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Detroit is likely the last debate for several lower-tier Democratic presidential hopefuls as more stringent qualification rules for the third showdown in Houston could more than halve the number of participating candidates to 10 or fewer. 

Analysts say seven candidates so far have made the September stage in Houston under rules set by the Democratic National Committee: former Vice President Joe Biden, Sens. Bernie Sanders of Vermont, Elizabeth Warren of Massachusetts, Cory Booker of New Jersey and Kamala Harris of California, South Bend Mayor Pete Buttigieg and former U.S. Rep. Beto O'Rourke of Texas.

An eighth candidate, entrepreneur Andrew Yang, thought he had qualified this week until the DNC rejected one of the polls his campaign had submitted.

By contrast, 20 candidates are participating over two nights in Detroit.

To qualify, candidates must receive at least 2% support in four qualifying polls and win contributions from either 130,000 donors or 400 donors per state in 20 or more states. 

The tightening qualifications upped the stakes for the second night in Detroit, where candidates who haven't qualified hoped to boost their shot at the Houston stage. 

"This will be the last debate for many, and that increases the incentive to throw the kitchen sink at the front runners,” said Aaron Kall, director of debate at the University of Michigan.

“Last night showed the lower-tier candidates that I can be the next (Rep.) John Delaney if I am willing to take contrarian positions against the top-tier candidates, and I’ll get disproportionately more air time than I deserve," Kall added, referring to the former Maryland congressman who aggressively criticized Sanders and Warren.

"So the incentives are there for them to go on the attack and hope for the best.”

Three candidates have met one of the two requirements — Yang, Minnesota Sen. Amy Klobuchar and former Housing and Urban Development Secretary Julian Castro. 

Others have so far met none of the requirements, including spiritual author Marianne Williamson, who impressed Flint activist Arthur Woodson with her Tuesday performance in Detroit.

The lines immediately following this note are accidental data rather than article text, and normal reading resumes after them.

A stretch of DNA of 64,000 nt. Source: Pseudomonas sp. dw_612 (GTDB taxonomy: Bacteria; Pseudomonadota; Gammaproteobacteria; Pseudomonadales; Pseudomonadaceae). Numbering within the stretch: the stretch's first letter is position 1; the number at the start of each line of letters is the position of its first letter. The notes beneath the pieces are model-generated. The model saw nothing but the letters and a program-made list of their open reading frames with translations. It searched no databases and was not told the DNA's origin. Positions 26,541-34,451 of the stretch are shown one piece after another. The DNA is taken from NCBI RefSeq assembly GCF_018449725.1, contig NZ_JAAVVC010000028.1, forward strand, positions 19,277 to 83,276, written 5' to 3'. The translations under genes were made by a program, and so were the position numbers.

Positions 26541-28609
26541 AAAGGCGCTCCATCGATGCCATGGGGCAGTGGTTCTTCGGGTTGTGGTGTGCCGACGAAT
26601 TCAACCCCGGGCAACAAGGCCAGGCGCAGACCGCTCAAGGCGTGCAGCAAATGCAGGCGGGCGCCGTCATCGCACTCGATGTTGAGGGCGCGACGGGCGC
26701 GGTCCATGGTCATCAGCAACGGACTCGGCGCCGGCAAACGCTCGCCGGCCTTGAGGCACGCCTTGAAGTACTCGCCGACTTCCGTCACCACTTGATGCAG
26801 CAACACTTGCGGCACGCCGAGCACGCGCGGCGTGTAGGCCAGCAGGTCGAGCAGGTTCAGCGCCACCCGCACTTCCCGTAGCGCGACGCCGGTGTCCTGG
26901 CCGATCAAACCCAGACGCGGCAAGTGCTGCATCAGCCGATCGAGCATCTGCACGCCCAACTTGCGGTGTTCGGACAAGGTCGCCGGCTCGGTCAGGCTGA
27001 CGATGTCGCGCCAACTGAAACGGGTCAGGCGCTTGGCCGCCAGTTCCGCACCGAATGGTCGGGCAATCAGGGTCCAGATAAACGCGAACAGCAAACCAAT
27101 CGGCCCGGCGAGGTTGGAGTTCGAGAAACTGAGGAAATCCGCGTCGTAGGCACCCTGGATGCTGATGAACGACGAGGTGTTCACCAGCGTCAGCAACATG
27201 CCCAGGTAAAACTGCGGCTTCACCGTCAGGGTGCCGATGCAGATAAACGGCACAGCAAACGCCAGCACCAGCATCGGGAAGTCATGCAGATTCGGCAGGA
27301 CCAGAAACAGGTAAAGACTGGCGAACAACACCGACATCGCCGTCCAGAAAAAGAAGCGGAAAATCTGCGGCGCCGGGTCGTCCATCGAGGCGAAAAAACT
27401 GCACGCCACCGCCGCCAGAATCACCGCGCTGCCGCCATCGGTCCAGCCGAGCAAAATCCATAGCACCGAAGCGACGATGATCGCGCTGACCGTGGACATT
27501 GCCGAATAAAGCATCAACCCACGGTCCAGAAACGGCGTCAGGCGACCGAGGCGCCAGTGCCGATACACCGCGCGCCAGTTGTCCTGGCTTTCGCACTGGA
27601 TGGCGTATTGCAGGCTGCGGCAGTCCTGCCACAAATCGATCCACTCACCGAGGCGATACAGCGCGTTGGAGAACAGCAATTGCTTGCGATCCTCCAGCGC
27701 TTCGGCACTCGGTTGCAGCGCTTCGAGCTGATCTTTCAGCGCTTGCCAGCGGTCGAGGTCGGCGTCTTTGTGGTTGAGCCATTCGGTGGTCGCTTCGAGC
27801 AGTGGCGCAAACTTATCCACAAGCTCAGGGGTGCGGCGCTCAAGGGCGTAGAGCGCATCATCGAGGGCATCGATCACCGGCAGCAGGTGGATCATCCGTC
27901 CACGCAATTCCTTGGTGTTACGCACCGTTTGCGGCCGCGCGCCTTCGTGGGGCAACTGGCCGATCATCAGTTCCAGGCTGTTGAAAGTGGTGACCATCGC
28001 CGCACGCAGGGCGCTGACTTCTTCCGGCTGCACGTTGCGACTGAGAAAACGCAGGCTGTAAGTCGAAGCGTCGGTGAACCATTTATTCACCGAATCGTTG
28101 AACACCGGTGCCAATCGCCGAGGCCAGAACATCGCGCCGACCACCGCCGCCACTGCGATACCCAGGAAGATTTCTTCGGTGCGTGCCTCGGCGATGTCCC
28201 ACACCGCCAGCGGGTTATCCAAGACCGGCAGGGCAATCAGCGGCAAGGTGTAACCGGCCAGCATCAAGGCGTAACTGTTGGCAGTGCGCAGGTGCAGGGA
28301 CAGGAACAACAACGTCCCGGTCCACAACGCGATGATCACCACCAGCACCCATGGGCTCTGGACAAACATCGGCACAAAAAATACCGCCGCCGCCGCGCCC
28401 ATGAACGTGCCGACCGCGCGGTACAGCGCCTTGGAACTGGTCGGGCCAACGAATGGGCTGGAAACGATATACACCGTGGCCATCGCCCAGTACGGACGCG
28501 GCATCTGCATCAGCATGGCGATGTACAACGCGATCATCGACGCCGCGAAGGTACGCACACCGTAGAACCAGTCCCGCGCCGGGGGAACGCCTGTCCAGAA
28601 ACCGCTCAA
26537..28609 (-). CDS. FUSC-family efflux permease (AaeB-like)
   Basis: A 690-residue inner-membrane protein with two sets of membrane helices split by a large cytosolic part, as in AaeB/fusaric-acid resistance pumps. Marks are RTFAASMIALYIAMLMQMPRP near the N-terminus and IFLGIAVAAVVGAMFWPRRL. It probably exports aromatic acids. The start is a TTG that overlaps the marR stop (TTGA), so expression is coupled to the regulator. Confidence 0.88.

“There’s too many” candidates," Woodson acknowledged. “But if I was running, I’d make sure I brought her into my campaign, because she has great ideas. She’s a people person. Maybe she can teach them how to be a people person, too.”

Williamson garnered buzz after her discussion of race and reparations for slavery Tuesday night, but it's unclear if it will make a difference for her campaign, Kall said. 

"It's harmful for people debating the first night because everything from the first night is forgotten once we start night No. 2. It’s an advantage going second because those things are more likely to bleed into news cycles extending past the debates," he said. 

"It’s total luck, but in politics sometimes you need luck and things to break your way."

ABC News is hosting the Houston debate, along with Univision, on Sept. 12, with the potential for a second night Sept. 13 if enough candidates qualify. 

"The nightmare scenario is if it ends up being 11 candidates or just too many for one stage, and they’d have to do a multi-night event again," Kall said.

"They want to get all the top-tier candidates on the stage at the same time."

The cutoff for the polling and donor qualifications is Aug. 28, so candidates have a few more weeks after the Detroit debates to meet those goals. 

In addition to the ABC broadcast, the forum will be available on ABCNews.com, Hulu Live, The Roku Channel and Facebook Watch, among other outlets. 

The DNC plans 12 primary debates during the 2020 campaign cycle.

mburke@detroitnews.com 

Staff Writer Jonathan Oosting contributed.

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